The IUCN International Union for Conservation of Nature has compiled a report that more than 80 World Natural Heritage Sites are under threat from rising seawater temperatures and increased forest fires due to rapid climate change.
IUCN is a UNESCO advisory body made up of experts from wildlife around the world, and has recently released a report on the conservation status of 252 World Natural Heritage Sites.
Of these, 83 World Natural Heritage Sites, which are one-third of the total, are "extremely severe threats" or "severe threats" such as rising seawater temperatures due to climate change, increased forest fires, and the invasion of alien species. It is pointed out that it is exposed to.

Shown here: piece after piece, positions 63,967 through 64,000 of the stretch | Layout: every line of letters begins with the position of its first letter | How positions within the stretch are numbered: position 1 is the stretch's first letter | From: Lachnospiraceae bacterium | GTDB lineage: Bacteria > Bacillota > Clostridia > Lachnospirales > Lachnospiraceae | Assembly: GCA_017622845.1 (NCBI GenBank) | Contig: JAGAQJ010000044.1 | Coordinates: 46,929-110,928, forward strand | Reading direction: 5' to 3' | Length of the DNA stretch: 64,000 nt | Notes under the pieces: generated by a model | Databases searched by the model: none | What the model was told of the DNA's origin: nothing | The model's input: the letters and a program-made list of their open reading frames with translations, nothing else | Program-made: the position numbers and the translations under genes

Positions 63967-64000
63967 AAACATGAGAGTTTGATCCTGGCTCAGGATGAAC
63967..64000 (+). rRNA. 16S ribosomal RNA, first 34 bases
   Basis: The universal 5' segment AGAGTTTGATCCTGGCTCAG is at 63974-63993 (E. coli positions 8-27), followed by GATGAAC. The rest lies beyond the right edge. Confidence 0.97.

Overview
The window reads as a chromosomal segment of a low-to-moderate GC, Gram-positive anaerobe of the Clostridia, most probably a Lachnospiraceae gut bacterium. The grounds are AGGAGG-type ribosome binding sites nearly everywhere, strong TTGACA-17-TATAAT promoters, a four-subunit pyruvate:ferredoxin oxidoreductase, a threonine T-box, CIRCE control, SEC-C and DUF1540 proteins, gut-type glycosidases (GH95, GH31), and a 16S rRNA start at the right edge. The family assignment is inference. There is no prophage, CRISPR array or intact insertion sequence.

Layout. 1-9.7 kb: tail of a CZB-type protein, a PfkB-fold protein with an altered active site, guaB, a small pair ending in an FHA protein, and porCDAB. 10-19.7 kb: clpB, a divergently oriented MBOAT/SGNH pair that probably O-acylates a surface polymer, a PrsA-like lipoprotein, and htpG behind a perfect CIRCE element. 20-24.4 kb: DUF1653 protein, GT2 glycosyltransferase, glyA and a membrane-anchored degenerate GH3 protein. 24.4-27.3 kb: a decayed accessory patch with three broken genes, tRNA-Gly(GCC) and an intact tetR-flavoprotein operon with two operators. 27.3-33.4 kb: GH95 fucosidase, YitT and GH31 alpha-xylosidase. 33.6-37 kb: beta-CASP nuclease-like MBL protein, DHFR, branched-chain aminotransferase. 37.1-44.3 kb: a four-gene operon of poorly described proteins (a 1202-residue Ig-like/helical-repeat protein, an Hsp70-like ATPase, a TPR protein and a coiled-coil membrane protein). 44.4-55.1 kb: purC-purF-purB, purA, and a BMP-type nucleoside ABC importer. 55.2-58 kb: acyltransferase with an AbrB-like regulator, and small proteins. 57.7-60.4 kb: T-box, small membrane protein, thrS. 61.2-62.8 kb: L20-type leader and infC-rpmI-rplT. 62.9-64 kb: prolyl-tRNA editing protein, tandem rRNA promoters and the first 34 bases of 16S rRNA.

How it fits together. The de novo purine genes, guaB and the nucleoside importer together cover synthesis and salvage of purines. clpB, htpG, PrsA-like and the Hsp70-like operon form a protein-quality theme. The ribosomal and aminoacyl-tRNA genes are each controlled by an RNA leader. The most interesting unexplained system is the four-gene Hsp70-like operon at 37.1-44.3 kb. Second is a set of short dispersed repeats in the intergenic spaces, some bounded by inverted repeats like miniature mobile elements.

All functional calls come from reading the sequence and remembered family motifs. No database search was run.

Australia's Great Barrier Reef, known for its beautiful coral reefs, has seen a sharp decline in coral due to rising sea water temperatures and increasing "sea acidification," as well as the world's largest marshland spanning three South American countries. In Pantanal, a forest fire in Brazil from last year to this year has severely damaged a valuable ecosystem.
The report also points out that Japan's Ogasawara Islands are also "subject to severe threats," and the percentage of World Natural Heritage sites that are said to be affected by climate change is the same as in the report six years ago. It has almost doubled.
"Climate variability is the most prominent threat to World Natural Heritage. The entire world must work together to address it," IUCN said.